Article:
Birmingham Zoo Has 5 lion cubs
BIRMINGHAM, Ala. — The Birmingham Zoo’s new royal family is almost ready to meet its subjects.
The zoo’s five newborn lions will join their parents on exhibition in the predator hall Labor Day weekend. In keeping with the lion’s legendary status as “king of the beasts,” events that weekend will have a “royal” flavor. Zoo officials plan a “red carpet” treatment for the animals and their visitors, complete with crowns for kids, face painting and information on lion conservation.
Part of the festivities will be a contest to name a 3-month-old male lion who weighs about 24 pounds. Visitors to the zoo can get a look at the lion and suggest names through the weekend in a ballot box, with a winner announced Sept. 12.
The other lions are the females — 21-pound Lily, 19-pound Asha and 21-pound Kimba — and the 21-pound male, Vulcan. They were born May 25 to their mother Akili, and Kwanzaa, the zoo’s male lion. Lion litters typically range from a single cub to four, but two is the norm. Zoo officials are working to see if the five-cub litter is the largest in an American zoo.
Male lions can grow to between 400 to 500 pounds, while females can reach 300 pounds. Keepers usually differentiate between the animals by recognizing size or personality, but both can change rapidly with young animals.
So how do keepers tell the five apart? Mammal Curator Marcia Riedmiller said there are several ways. Each cub has a microchip with identifying information placed beneath the skin between their shoulder blades. The chip is similar to those used by dog owners to keep up with their pets and can be scanned to identify them. The keepers also shave the base of Asha’s tail and the middle of Kimba’s tail as a way of telling them apart. Lily has a lighter shade of fur.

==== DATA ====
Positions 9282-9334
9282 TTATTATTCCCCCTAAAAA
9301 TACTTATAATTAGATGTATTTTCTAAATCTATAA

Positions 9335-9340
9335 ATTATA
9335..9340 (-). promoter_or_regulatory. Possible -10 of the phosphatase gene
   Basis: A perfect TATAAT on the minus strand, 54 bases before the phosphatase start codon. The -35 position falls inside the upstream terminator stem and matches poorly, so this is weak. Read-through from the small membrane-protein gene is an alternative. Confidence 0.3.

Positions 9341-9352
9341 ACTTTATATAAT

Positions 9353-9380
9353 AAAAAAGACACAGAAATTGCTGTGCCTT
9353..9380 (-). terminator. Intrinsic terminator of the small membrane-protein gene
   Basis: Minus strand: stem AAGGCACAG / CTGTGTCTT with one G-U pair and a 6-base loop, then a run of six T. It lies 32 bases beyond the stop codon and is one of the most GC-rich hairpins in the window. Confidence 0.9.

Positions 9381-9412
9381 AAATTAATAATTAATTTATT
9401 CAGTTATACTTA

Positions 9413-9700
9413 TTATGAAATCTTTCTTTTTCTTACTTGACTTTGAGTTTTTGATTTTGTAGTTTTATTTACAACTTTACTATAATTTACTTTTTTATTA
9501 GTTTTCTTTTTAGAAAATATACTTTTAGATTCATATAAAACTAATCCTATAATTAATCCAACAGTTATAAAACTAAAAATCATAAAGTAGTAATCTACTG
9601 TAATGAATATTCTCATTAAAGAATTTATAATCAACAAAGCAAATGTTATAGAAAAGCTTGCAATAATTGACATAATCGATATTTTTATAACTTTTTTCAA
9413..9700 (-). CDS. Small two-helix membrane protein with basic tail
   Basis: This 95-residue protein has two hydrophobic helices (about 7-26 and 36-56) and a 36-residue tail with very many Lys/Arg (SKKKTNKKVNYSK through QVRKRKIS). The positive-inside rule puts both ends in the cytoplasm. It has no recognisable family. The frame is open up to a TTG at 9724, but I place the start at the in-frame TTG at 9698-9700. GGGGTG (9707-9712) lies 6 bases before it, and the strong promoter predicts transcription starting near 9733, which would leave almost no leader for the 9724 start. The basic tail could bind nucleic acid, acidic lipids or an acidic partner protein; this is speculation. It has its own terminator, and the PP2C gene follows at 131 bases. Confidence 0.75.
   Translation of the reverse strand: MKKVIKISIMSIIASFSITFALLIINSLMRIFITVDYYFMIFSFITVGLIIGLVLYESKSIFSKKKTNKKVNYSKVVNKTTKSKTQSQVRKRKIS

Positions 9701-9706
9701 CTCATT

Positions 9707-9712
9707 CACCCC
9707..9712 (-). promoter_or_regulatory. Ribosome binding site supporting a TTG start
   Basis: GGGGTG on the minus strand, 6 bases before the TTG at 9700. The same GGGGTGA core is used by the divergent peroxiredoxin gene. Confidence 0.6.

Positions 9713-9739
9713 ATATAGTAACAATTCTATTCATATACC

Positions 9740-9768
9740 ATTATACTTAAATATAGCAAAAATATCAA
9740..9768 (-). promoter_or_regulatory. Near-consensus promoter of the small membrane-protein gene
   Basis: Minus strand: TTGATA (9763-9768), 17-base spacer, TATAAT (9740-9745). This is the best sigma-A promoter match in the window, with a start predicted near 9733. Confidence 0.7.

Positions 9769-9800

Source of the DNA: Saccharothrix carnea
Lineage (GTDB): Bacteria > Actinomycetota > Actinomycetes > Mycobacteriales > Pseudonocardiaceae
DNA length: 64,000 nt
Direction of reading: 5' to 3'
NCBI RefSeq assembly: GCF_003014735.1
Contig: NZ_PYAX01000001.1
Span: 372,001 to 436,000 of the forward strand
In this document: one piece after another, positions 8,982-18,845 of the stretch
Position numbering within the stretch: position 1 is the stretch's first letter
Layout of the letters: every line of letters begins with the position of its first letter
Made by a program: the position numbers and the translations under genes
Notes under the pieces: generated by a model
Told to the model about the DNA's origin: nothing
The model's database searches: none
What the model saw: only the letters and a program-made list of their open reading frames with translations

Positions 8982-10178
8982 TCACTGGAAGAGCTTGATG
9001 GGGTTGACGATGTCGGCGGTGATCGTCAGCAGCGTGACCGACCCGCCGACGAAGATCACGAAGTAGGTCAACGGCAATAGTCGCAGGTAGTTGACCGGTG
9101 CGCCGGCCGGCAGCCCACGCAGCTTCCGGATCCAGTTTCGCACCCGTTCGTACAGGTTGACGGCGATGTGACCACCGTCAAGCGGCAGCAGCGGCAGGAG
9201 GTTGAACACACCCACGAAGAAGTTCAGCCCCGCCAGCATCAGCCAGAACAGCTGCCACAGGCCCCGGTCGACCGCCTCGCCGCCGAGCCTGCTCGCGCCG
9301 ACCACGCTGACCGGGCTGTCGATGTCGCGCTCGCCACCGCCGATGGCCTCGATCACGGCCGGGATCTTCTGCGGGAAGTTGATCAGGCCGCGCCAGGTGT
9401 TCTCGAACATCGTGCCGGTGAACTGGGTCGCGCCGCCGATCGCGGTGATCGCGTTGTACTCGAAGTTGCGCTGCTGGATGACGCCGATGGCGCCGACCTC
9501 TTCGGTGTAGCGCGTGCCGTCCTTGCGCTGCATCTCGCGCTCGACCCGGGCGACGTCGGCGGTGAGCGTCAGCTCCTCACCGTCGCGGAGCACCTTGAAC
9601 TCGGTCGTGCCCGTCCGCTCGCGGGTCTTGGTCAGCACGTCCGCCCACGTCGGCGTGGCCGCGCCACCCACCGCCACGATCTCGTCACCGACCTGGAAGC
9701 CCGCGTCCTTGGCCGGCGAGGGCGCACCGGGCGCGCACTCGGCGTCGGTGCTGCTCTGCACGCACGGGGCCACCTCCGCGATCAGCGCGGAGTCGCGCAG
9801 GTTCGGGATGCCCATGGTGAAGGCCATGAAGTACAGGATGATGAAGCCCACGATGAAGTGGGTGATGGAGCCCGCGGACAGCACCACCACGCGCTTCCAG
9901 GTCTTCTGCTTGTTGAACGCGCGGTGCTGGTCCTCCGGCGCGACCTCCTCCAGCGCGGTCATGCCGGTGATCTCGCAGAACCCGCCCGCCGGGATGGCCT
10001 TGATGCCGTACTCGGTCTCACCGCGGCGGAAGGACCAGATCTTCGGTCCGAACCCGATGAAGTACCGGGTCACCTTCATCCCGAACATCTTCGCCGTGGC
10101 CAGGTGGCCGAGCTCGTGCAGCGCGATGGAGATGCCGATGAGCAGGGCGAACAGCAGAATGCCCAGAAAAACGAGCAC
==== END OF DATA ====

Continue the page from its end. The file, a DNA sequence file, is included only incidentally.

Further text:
At 12 weeks of age, the cubs are still “toddlers” by lion standards, not quite coordinated and prone to occasionally falling. They have short attention spans and tend to stick close to their mother, who remains very protective.
Dealing with five new children can be a chore for any first-time mother, let alone the father. Riedmiller said the cubs spend time jumping on Akili, pulling her tail and biting her.
“She tolerates it,” she said. “When they do that to their father, he’s not too sure.” Kwanzaa may not be used to a big family yet, since he was an only child, she said.
The cubs are also playful, as they will sneak up on each other and pounce. Riedmiller said this behavior is actually the young lions learning to stalk.
“In the wild, they would be learning to compete for food,” she said.
The lions will join the exhibit beginning Friday, Sept. 2. The zoo will be open 9 a.m. to 5 p.m. Friday. Saturday through Monday will be the last of the zoo’s extended weekend hours, 9 a.m. to 7 p.m.
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